Anubrata Basu and Rii in "Gandu"
Slamdance Film Festival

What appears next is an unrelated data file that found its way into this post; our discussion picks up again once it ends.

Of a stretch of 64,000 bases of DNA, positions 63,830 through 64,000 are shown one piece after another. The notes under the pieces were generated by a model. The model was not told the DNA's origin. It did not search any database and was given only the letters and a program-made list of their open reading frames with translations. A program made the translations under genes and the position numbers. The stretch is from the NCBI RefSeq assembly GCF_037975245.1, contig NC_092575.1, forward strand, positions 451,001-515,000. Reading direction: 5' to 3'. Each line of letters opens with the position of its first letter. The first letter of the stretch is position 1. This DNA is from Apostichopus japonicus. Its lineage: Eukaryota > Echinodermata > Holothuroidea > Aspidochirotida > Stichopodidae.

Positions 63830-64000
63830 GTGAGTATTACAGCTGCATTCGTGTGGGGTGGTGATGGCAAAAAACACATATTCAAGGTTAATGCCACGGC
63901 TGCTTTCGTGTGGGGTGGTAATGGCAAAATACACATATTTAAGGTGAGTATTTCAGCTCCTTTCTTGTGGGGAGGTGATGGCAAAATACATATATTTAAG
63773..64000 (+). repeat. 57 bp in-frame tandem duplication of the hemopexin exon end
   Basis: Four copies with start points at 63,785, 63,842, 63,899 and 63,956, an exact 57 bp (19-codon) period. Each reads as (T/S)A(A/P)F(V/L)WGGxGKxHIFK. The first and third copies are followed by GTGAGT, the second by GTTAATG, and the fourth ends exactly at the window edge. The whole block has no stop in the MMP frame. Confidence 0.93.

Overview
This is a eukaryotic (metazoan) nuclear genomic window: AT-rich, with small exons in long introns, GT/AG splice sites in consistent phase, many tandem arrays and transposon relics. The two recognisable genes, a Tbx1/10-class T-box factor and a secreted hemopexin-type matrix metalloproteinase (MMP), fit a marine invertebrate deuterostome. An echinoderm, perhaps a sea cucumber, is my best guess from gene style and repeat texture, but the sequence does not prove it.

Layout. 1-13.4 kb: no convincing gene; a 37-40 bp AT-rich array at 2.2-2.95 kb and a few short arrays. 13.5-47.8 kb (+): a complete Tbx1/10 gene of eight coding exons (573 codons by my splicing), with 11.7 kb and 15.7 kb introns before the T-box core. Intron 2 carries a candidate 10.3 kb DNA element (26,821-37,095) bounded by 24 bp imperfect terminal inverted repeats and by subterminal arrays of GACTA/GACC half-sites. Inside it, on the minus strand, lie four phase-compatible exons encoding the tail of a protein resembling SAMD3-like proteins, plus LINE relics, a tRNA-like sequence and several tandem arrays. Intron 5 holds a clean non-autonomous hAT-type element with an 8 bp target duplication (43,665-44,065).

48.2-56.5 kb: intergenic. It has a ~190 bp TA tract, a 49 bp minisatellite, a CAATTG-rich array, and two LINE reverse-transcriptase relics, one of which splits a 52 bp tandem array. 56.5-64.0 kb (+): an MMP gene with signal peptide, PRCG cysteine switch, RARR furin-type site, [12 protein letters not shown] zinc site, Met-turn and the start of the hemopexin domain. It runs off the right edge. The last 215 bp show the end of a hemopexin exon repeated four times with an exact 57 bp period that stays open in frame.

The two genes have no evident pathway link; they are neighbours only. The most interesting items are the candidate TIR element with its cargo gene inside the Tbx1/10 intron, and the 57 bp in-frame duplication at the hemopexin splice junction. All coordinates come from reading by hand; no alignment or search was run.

Gandu is a verboten Hindi term for “ass”, “asshole” or “loser” but this film is none of those. Quixotic Calcutta filmmaker Q (Qaushiq Mukherjee) takes the audience diverse places through a mélange of documentary film, music videos, sex and drug induced hallucinations in this black and white cinema masterpiece. Thank god for Slamdance—Sundance is too sanitized these days—give me blowjobs, heroin, and punk rock music I say, à la "Gandu". During the pre-screening intro Q said he wanted to “Fuck our minds”, or something equally bizarre involving a four-letter work, a term I had yet to hear uttered from the Sub-Continent. It also makes Q a marked man in the strict religious communities he hails from, unfortunately. He admittedly “might be stabbed” by a religious zealot in his homeland, Q said. For good reason, it seems. If your culture precludes showing full frontal sex scenes, the smoking of “brown sugar”/smack, and the use of sacred deities as quasi-sexual beasts then yes, you might be stabbed by those offended. Which is what makes the titular character of this work such an interesting person to watch. Gandu steals from his mom’s best client, buys drugs, visibly masturbates to ejaculation on screen, beat boxes, hires a prostitute, wins the lottery, writes punk rock songs, takes Datura—a psychedlic of the nightshade family—and runs rampant on dirty streets and railroad tracks. He also befriends a ricksha driver who actively worships Bruce Lee and leads Gandu down the path to intensified drug use. All that may sound wildly salacious, as Q’s admitted intent. There is more, though. Throughout we see the real struggles of a young man trying to weather a tumultuous relationship with his mother as he explores his questionable art (rap music) in a very conservative community and deals with the regular growing pains of teenage/late adolescent youth. The music videos used to connect the story, documentary footage genuinely shot by the actor playing Gandu, and a particularly meta-moment wherein Gandu meets a filmmaker filming his life in the middle of the film, all make for a good mind fuck indeed. Congratulations Q, and kudos to Slamdance for still keeping it real.